How To: Avoiding a Marijuana Possession Conviction

Though Rhode Island has reduced the criminal consequences of minor marijuana charges, a drug arrest can still cause unnecessary complications in your life.

With a few basic guidelines you can best prepare yourself to avoid an arrest or criminal conviction for marijuana related offenses.   Rhode Island criminal lawyer John R. Grasso recommends the following suggestions for you to keep in mind when dealing with a police officer related to a marijuana charge.

As a former police officer, Attorney John R. Grasso knows how officers conduct their searches and seizures in Rhode Island drug arrests and may be able to get evidence thrown out in your RI criminal case if the police violated your Constitutional rights.

If you have been arrested for a drug charge in Rhode Island call the Law Offices of John R. Grasso today for a free consultation.


What To Do If You’re Arrested for Marijuana Possession in Rhode Island

If you’ve been arrested for possession of marijuana, the consequences may be severe depending on the circumstances.  Heavy fines, jail time, and loss of your driver’s license are all a possibility for a marijuana conviction.

While Rhode Island has enacted medical marijuana laws to protect legally prescribed patients, non-patients arrested for possession may still face fines or criminal sanctions.  To avoid these penalties, follow the suggestions listed below:

1) If you are pulled over while driving your car, do not consent to the officer searching your vehicle.

The officer who pulled you over may attempt to intimidate you or convince you that he/she has the right to search your vehicle.  This is not the case.  Politely tell the officer that you do not consent to a search of your vehicle.  If he/she persists or becomes aggressive or threatens you with a K9 Unit search, again, politely state your non-consent and ask the officer if you may continue on your way.

2) Do not answer any questions that may implicate you in court.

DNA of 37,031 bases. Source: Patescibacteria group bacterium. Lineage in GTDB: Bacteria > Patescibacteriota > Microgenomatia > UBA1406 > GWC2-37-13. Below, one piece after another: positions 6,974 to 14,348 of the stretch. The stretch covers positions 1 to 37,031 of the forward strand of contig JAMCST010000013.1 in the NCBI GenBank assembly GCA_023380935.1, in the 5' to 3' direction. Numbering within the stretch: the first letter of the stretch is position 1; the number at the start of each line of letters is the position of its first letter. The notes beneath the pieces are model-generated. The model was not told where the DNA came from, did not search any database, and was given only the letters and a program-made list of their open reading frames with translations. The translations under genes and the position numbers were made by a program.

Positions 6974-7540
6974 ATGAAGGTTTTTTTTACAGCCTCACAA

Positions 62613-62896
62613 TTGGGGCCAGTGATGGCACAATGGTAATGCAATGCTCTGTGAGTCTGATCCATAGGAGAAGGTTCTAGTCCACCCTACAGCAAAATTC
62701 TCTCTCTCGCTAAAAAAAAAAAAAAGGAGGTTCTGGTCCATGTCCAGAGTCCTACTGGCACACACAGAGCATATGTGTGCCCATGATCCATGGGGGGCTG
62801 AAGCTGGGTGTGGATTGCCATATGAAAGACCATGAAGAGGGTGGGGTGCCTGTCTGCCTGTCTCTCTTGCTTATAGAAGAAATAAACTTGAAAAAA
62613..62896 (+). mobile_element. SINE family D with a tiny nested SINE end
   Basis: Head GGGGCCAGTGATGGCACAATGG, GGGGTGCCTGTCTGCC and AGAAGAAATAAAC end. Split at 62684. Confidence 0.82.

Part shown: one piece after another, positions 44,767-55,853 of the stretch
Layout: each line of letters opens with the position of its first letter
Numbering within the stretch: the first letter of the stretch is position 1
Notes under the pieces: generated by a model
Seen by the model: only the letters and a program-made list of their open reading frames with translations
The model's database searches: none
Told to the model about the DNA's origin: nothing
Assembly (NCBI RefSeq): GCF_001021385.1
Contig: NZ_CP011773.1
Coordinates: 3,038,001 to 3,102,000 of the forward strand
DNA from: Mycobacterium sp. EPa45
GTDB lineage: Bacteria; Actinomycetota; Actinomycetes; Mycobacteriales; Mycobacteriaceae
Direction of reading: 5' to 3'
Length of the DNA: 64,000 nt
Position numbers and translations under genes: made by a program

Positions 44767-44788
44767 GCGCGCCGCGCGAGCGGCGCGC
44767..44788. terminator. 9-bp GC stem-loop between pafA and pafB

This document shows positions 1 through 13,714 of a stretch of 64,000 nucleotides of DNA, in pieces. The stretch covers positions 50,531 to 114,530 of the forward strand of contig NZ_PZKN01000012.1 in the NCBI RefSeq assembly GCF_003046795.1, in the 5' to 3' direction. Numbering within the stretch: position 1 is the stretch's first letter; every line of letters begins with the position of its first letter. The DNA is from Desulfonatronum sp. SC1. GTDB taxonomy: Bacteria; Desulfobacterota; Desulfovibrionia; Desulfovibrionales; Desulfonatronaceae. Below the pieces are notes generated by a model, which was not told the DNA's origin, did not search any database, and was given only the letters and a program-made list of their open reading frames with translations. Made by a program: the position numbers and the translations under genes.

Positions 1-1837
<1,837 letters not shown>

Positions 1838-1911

Often times the police officer will ask you questions like: “Have you been drinking?” or “It smells like marijuana in here, have you been smoking?”  You do not have to answer these questions.  Although the officer may pressure you and use their authority to get as much incriminating evidence to use against you, politely respond to any questions, “I’m sorry, Officer, I would like to speak to my Rhode Island criminal defense attorney before answering any questions.”

3)    Know the laws.

In Rhode Island, medical marijuana laws have been enacted and protect legally prescribed patients from being arrested for possession.  However, these patients must adhere to specific requirements. (Rhode Island State Code §44-49).  If they do not follow this code, they may face large fines up to $10,000 and/or 5 years in state prison.

Non-patients who possess less than 1kg of marijuana face a misdemeanor charge, up to 1 year in prison, and/or a fine of $200-$500.  If arrested with more than 1kg to 5kg, the charge will be a felony, facing up to 10 years in prison and fines between $10,000-$500,000.  If arrested within 300 yards of a school, park or public playground, the penalties and fines may be doubled.

4) Contact a criminal defense attorney immediately after any arrest.

While an arrest for marijuana possession may not seem like a serious offense, state prosecutors often push for stiff sentences for drug offenders.  With an experienced Rhode Island criminal defense attorney defending your case, your odds of a better outcome increase greatly.  An attorney with experience defending possession charges will be able to press the prosecution on the arresting officer’s “reasonable suspicion” for apprehending you, the legality of the search, and whether or not your were read your Constitutional rights before being questioned.

Even though marijuana laws have relaxed over the years, possession of marijuana can still be a serious offense with serious consequences.  Whether it’s a heavy fine, a long prison sentence, or the lingering effects of a drug conviction (e.g. loss of employment opportunities), the more knowledge you have about the law and your rights, the better off you will be in any situation.